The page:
Eliminate unfair and ineffective tax breaks: The government vowed in its 2015 election platform to target unfair tax breaks but fell significantly short of that promise. Many of the remaining tax expenditures favour high-income Canadians and a recent analysis by the CCPA found the majority of them pay out more to men than women. The government should focus on eliminating the most egregious breaks such as the stock option deduction and the corporate entertainment deduction, which even the US has removed. Furthermore, it is time for a review of the current expenditures to assess whether they are working for all Canadians. We hope to see future plans for a public review that includes consultation from all sectors of the economy and society, and not just those with power and influence.
Tackle international high income and corporate tax avoidance and evasion: Every country suffers when the world’s largest corporations avoid paying tax. Canada especially needs to outline steps to address this growing problem. We called for the federal government to introduce an economic substance test for corporations using offshore subsidiaries and to cap the interest payments that they can expense to those subsidies. Other important measures for government to pursue include:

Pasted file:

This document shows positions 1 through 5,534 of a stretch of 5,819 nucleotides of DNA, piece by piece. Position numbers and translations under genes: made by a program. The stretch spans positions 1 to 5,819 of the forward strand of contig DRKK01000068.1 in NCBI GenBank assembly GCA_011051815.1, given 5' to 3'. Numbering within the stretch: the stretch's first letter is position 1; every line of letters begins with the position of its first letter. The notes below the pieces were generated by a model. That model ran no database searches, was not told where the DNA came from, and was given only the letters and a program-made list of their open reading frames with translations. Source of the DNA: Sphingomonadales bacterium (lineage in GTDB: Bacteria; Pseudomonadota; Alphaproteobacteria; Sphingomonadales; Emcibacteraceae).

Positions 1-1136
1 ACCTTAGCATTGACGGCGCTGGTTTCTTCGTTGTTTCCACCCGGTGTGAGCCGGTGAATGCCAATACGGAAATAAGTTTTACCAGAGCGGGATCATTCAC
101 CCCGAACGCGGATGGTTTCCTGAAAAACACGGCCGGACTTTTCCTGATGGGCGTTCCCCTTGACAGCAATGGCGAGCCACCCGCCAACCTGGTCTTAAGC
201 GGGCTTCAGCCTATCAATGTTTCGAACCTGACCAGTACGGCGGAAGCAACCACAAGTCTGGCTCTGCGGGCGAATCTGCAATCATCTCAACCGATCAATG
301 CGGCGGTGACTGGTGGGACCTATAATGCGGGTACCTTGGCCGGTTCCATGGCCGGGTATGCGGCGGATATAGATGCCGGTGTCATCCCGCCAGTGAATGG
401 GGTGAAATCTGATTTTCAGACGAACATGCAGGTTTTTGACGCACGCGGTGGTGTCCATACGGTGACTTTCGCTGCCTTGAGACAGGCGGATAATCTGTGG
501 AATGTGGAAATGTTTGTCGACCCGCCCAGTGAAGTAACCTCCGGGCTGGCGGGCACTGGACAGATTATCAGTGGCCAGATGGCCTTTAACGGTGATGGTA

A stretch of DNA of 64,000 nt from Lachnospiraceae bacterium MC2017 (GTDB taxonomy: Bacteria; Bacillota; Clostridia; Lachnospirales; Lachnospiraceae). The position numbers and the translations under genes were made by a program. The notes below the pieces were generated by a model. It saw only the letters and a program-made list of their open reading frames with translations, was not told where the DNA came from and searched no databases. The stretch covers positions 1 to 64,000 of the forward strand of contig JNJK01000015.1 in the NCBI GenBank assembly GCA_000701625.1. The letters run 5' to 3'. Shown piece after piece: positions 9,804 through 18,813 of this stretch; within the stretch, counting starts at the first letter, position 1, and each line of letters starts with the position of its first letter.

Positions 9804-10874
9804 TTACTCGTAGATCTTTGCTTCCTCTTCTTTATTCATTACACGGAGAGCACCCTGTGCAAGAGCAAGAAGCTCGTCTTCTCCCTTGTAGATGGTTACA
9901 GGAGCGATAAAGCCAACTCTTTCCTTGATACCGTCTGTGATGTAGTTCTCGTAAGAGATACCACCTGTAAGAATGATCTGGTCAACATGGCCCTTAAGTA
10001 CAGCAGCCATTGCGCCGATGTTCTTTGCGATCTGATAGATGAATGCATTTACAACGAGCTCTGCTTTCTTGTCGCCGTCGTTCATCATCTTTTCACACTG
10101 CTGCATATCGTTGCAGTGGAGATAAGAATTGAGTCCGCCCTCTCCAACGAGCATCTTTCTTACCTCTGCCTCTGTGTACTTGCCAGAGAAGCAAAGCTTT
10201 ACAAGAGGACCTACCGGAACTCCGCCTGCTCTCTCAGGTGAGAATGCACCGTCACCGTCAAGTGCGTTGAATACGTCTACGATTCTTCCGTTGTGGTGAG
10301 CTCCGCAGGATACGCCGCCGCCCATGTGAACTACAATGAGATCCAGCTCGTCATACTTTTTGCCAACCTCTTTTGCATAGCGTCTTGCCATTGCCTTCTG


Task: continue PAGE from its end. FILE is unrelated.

- Introduce stronger penalties and enforcement of tax laws, especially for corporate and offshore tax evasion by going after promoters and facilitators of evasion schemes including accounting firms, and provide the CRA with the resources to do so.
- Implement unitary taxation of multinational companies, with formulary apportionment and a minimum tax rate.
- Renegotiate treaties with tax havens to end double non-taxation of corporations and wealthy individuals
Create a beneficial ownership registry: Canada has the weakest corporate transparency rules among all G20 countries, which is making us a haven for shell companies and money laundering, so much that it’s known internationally as “snow-washing.” Real estate is especially attractive and money-laundering through it has driven up housing prices for the rest of us in Vancouver and other major cities.